I have always enjoyed seeing the variety of classroom strategies used in art classrooms. I am having just as much fun sharing them!
I love this simple, “artsy” way of making expectations clear.
Not making expectations clear and explicit is a common mistake among those struggling with classroom management. It’s not enough to say “behave.” We have to explain to our students exactly what we want them to do! In this case, we can show them!
Thanks to Marissa and Linda for sharing this idea from their classroom.
Here’s another quick strategy I saw used with great effect recently… Do you know what that glowing purple object is on the table?
It’s a Bluetooth speaker!
The teacher has a playlist on her own phone and places the speaker, at a low volume, on tables that are showing that everyone is on task. The students really enjoyed having the reward of listening to music while they worked, even if the speaker had to move to another table after a few minutes.
Thanks again to Bethany for sharing this idea!
Talking about visual literacy at the secondary literacy symposium. Not only do art students engage with traditional texts like books and articles, they are also learning art language to develop abilities to decode and encode the visual world.
What is this wardrobe rack doing in the art room?
I’m visiting Lois today who credits Laura Watson with this ingenious approach to storing visual resources.
Some posters are mounted directly on wire hangers to display from hooks at the front of the room.
Other hangers hold large plastic folders that hold collections of visuals organized by subject and medium.
This vertical organization allows Lois to grab something quickly, even in the middle of a class, and post it on the board with clips.
What a great idea!
Thanks to Lois and Laura for sharing.
Learning can be challenging — frustrating even. With a little experience, an art teacher can predict pretty accurately what the frustration level will be with the new content and skills. So why not warn your students? It’s only fair!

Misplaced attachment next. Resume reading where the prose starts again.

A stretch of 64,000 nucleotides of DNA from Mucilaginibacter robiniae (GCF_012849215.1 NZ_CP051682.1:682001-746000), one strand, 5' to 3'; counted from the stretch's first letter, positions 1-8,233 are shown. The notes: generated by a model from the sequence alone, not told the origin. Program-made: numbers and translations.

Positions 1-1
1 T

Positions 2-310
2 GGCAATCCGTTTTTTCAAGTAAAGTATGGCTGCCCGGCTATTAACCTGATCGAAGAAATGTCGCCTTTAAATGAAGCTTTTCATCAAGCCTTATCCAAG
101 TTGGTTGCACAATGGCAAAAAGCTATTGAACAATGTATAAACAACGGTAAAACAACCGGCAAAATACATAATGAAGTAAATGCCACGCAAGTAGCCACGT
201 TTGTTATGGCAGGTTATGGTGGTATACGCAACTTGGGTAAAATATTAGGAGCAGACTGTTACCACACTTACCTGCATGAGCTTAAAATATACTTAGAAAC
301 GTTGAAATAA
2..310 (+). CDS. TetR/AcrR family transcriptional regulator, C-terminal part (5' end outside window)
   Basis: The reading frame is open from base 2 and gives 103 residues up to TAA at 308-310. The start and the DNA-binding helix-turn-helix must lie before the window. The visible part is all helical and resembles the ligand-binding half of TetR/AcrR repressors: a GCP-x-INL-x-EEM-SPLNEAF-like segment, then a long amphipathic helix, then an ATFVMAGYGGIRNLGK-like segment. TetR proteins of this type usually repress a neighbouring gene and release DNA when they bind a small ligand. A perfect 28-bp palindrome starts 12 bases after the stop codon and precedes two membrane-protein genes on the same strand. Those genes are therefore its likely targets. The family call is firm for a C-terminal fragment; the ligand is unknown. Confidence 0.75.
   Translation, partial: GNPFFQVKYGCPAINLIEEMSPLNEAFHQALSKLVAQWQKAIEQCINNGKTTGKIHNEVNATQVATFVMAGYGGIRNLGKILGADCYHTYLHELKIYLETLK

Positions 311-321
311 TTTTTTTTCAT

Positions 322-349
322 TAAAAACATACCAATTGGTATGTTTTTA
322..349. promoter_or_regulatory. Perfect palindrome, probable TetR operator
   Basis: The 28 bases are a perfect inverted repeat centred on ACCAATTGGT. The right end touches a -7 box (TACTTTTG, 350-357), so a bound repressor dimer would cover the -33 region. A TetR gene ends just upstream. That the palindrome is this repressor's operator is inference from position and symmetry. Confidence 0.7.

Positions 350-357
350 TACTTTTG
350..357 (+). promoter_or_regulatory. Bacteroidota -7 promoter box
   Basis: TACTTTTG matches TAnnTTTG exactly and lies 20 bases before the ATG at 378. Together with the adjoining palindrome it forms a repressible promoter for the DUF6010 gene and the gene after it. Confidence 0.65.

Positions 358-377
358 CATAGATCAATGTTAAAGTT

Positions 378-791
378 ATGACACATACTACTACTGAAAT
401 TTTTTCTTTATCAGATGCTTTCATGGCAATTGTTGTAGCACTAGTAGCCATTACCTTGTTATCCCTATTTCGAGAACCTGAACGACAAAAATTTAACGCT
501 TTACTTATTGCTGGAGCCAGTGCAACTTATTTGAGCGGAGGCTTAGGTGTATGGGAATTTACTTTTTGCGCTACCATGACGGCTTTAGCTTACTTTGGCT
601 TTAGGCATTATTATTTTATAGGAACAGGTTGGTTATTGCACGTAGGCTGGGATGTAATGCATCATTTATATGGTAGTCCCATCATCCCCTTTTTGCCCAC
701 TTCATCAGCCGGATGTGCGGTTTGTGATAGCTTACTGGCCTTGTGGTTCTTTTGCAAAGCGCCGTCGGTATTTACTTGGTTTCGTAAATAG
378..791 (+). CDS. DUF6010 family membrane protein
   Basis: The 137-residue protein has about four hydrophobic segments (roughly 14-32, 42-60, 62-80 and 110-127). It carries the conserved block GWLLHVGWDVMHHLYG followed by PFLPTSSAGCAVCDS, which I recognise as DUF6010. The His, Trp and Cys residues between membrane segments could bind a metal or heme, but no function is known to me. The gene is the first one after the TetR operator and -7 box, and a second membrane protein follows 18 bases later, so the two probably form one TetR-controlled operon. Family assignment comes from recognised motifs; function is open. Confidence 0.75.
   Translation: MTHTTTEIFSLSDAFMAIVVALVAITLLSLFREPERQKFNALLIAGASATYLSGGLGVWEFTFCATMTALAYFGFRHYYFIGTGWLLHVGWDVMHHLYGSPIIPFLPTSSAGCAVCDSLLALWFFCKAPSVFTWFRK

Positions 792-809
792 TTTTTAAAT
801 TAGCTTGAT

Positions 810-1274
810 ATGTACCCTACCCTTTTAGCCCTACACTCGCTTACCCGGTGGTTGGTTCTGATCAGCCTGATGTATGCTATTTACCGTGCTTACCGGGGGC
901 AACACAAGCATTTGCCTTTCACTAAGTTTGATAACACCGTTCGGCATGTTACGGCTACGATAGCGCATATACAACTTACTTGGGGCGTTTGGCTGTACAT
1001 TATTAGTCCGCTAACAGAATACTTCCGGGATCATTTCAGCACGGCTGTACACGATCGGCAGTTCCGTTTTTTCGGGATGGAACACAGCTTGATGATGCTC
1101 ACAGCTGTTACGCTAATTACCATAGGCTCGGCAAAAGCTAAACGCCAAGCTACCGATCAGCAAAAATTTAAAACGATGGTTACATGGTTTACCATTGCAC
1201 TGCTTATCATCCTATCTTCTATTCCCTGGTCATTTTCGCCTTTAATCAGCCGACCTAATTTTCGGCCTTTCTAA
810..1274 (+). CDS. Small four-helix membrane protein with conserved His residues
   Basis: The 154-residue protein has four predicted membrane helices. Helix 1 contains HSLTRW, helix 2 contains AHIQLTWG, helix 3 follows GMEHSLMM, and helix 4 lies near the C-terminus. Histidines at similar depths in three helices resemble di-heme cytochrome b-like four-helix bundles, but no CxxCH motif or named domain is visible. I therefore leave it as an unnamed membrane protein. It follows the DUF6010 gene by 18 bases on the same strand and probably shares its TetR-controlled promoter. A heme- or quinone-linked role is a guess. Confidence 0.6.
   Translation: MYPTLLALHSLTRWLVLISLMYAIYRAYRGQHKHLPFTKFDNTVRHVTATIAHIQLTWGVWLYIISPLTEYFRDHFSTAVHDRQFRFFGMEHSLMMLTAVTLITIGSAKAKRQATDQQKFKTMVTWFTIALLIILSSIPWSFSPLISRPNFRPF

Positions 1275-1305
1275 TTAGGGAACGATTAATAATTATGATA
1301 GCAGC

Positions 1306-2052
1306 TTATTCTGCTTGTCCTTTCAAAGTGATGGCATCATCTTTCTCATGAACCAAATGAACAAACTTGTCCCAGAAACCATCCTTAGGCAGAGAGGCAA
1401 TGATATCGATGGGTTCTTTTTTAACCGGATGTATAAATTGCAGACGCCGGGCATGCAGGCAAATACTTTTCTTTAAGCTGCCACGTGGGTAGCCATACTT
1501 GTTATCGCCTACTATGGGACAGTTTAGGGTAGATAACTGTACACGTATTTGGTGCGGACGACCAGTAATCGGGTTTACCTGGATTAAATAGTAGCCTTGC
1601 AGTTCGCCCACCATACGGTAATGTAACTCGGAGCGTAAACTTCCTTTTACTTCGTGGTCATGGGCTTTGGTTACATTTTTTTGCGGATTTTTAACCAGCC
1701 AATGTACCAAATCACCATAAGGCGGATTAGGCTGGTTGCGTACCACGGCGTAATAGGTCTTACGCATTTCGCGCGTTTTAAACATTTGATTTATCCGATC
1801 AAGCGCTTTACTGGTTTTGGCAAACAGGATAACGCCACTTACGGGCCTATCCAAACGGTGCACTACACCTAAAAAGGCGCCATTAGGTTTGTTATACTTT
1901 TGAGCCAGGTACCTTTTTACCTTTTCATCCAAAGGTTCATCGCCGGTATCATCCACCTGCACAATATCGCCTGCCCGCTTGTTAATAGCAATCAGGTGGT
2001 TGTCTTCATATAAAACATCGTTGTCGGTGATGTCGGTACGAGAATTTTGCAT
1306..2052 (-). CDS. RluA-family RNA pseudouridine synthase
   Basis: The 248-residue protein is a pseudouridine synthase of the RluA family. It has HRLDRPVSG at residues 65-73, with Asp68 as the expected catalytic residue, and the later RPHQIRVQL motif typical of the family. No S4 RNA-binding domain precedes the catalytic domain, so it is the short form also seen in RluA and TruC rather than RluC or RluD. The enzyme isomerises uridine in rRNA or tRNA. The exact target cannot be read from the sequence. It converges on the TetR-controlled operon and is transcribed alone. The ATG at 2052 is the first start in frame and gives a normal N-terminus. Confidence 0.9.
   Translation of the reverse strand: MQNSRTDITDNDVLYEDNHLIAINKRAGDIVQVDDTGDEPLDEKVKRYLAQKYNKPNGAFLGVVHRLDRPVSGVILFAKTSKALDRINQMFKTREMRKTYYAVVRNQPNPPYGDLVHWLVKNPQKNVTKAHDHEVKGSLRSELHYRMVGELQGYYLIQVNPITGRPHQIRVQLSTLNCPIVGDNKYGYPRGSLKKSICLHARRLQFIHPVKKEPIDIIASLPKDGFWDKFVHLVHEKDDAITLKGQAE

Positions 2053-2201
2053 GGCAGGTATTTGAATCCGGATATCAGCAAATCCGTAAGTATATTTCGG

Thanks to art teacher Bethany Mallino who plans to include this and many other gold nuggets in a future publication called SmART StART in ART. (I’ll let you know when it’s available.)
How do art teachers organize their room? With color, of course!
Which stools go at your table?
Which supply bin goes at your table?
And, WHAT?! Is that a trash can?
The combination of assigned seats and assigning a color (or other designation) to tables can streamline a lot of processes!
Any questions? The purple table is dismissed.
Add to my recent post that educators need to have courage! Principal Dawn Hendrick and her staff at Woodlawn Elementary certainly demonstrated courage when they decided to dedicate an entire day to CARDBOARD!
A few of the teachers, including art teacher Angela Noland, started playing with the idea of doing Imagination.org’s Global Cardboard Challenge with some students at the school, and before they knew it, it was a whole school event. That’s right! Every student, in every classroom, grades K through 6 spent the entire day building with cardboard and then had a fantastic time sharing their creations with the school.
While there was a great deal of flexibility, upper grades were challenged to design games that others could play. This required them to think creatively and critically, collaborate with others, and be goal directed and resilient. There was a lot of talk, too, about how this challenge really called on the students to apply their understanding of STEM disciplines, and there is certainly no denying that Art was involved.
Where’s the A in STEAM? At Woodlawn, that’s where!
Many schools and teachers would balk at the thought of dedicating a full day to cardboard and play, but the day was not only successful, it was absolutely JOYFUL!
Kudos to the staff at Woodlawn for having the courage to give your students an experience they learned from, and will not soon forget.